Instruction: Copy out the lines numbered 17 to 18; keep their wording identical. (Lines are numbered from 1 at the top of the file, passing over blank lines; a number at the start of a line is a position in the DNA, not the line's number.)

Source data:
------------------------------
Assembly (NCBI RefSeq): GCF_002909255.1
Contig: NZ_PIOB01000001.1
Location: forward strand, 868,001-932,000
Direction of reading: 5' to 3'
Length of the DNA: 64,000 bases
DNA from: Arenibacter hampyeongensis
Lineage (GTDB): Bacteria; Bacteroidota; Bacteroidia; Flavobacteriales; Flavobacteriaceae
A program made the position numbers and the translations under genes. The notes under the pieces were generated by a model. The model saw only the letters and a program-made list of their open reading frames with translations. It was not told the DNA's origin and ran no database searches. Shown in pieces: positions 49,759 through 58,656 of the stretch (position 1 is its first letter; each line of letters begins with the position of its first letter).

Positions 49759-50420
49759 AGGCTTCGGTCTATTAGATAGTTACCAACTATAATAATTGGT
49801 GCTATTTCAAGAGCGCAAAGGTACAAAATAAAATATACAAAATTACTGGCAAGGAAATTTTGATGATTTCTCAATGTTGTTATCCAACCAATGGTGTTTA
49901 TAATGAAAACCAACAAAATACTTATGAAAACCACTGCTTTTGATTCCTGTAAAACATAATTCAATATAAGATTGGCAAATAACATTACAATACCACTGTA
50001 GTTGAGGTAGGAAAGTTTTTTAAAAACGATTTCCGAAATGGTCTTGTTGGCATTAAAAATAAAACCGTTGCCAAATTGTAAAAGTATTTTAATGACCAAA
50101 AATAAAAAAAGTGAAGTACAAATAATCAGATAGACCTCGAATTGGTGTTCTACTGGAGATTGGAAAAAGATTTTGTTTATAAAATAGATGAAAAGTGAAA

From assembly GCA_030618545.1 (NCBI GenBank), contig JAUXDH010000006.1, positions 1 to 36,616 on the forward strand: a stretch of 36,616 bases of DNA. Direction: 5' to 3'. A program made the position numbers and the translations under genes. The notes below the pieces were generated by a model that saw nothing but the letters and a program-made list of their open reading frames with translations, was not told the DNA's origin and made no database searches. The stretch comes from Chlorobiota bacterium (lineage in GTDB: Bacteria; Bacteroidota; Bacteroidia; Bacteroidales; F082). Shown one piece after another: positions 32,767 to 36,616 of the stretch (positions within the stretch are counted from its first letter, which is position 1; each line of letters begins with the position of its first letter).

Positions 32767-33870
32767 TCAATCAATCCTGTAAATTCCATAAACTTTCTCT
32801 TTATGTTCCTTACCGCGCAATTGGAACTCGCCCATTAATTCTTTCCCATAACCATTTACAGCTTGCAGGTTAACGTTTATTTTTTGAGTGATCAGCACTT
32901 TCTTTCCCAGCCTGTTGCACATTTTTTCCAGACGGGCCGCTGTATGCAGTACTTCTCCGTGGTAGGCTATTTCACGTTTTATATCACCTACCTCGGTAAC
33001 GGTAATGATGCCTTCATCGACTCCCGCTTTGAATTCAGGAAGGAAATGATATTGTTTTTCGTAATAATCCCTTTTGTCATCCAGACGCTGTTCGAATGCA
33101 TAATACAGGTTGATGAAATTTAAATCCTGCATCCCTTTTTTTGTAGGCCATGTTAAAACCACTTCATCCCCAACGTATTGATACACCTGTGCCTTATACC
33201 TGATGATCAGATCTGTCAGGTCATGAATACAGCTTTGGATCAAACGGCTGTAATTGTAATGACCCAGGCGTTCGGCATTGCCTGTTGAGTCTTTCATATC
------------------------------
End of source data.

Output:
32767 TCAATCAATCCTGTAAATTCCATAAACTTTCTCT
32801 TTATGTTCCTTACCGCGCAATTGGAACTCGCCCATTAATTCTTTCCCATAACCATTTACAGCTTGCAGGTTAACGTTTATTTTTTGAGTGATCAGCACTT